Who has the best memory in your family? Tell me in the comments.

Tuesday, November 4, 2014

Meals on the run

I am a fast eater. Probably too fast. Most days it takes me longer to prepare a meal than it does for me to eat it. This comes in handy for all those times I eat lunch at my desk (especially since I don't seem to suffer from heartburn), but it is definitely not something I want my son to inherit.

So, when it comes to family dinner, I am trying to slow down.

Family dinners are important. Yes, they can be stressful to plan out when you have two working parents and limited time in your evening schedule, but they can be accomplished. And when you do have them regularly, studies show that children are less likely to be overweight and feel more connected to their family.

But, here's the catch. If you clicked that link above, you'll know that to get all those benefits, you have to have a meal that lasts longer than 20 minutes. So here are the things I need to work on to slow mealtime down:
  1. More prep ahead of time. I try to chop and prep recipes on the weekend, because as soon as I get home from work, I start cooking. All of my racing around the kitchen to get the meal made puts me in a racing mindset. Less work to do while cooking, gives me a moment to catch my breath.
  2. Take a moment before eating. I like my food hot. Like, really hot. But maybe I need to let my food cool a bit before digging in. It'll still be hot, just not scalding, and my patience to eat will help lengthen the meal.
  3. Encourage talk. I am one of those people who likes to ask how everyone's day was at the dinner table. Then I try to tell stories from my own day. They aren't earth-shattering or always funny, but they are pieces of the life I live away from my family. I am interested in hearing how everyone spends their day.
  4. Draw out the mealtime with a game. I'm not encouraging anyone to play with their food. Rather, if we eat a meal quickly, maybe we should stay seated at the table and play a game or cards or a board game to keep the theme of togetherness going.
What about your household? Are you hitting the 20-minute mark with your family dinners? Tell me in the comments.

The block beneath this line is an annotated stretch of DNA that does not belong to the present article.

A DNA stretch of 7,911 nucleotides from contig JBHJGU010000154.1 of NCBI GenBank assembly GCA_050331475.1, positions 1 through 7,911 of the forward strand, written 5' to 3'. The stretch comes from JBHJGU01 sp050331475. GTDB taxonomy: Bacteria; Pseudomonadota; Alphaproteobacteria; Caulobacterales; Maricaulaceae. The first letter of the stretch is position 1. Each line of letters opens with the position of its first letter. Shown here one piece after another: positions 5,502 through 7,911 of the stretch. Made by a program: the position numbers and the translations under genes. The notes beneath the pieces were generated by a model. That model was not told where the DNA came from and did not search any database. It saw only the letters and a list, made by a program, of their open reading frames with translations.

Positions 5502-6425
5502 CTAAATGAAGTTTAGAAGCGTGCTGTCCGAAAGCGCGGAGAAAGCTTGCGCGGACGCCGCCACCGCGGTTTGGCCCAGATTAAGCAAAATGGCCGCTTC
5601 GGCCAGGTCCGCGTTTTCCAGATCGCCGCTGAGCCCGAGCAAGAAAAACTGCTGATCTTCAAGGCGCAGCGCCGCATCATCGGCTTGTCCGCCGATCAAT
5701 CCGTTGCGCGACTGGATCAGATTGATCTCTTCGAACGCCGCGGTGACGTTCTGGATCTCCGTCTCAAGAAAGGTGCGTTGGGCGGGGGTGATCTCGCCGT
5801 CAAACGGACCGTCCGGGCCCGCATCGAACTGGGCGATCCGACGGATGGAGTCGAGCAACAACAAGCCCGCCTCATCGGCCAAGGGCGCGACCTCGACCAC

Monday, November 3, 2014

Talking about TV

Hi. I'm Lauren. And I know nothing about television.

Let me explain: Sometimes when I talk to other parents, they will tell me about the shows they or their children watch. And I have NO IDEA what they are talking about. I watch TV, but evidently, I don't watch what they are watching. I try to remember the names of the shows to look them up later, but I rarely do. Was it a reality show? Something you can only see online? I guess I'll never know.

What I do know is that after talking with these parents, I get the sense that no one is watching television together anymore. And this would explain why there seems to be fewer and fewer "family shows," those magical bits of television that everyone can sit down to watch together and enjoy.

This individualized programming is a result of tv-evolution: When we were young and only had one television set in the household which only got a few channels, then it made sense that the programming appealed to a broader audience. But as families consume media differently - on different screens and on different schedules, variety has become the norm.

So, what's a Mom to do? Keep up with her own shows as well as the ones her children watch to make sure the content is suitable? Multiple studies show that because the values shown on television have shifted over the last few decades, that the conversation around television has to shift as well. And yes, we should keep up with what the kids are watching.

I consider myself fortunate: At this point, my son still only watches cartoons or Sesame Street. And we've had the conversation around fantasy versus reality. But as he gets older and his taste in programming changes, then our discussion will have to change: Reality tv is not reality; or parents are not as dumb as they seem on that sitcom; or all young adults aren't living the glamorous life that is projected on that show.

In summation: We'll have to keep having the fantasy versus reality conversation as he gets older.

What's your children's favorite television show right now? I probably haven't heard of it, but tell me about it in the comments.